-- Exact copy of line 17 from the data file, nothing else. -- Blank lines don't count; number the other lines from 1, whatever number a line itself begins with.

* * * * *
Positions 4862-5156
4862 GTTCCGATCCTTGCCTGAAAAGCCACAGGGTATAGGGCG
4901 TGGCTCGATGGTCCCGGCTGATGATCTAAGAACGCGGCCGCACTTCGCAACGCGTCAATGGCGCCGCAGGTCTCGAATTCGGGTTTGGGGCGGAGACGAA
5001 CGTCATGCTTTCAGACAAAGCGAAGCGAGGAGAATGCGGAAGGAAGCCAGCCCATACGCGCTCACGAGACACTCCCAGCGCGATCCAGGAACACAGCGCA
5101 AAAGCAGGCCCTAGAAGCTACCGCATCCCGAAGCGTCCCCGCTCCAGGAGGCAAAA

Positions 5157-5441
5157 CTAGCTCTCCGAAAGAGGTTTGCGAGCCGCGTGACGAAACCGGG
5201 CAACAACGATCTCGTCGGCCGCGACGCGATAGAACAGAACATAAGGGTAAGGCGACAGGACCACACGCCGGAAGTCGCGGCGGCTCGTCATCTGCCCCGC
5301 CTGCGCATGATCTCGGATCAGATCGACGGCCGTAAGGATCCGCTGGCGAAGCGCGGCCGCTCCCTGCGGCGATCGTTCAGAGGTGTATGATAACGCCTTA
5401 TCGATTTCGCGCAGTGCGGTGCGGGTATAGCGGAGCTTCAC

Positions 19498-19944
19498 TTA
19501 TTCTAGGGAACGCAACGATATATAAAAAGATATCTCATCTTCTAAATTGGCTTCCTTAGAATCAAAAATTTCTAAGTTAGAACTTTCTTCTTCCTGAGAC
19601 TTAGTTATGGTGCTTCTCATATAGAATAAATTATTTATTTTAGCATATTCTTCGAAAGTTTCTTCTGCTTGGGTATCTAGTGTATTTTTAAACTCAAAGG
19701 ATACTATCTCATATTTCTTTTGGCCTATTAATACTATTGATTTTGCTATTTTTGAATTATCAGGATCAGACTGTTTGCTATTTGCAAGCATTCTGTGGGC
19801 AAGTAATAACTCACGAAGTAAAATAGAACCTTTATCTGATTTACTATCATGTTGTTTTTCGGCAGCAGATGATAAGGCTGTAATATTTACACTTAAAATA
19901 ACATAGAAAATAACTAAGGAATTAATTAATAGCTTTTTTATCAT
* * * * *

19901 ACATAGAAAATAACTAAGGAATTAATTAATAGCTTTTTTATCAT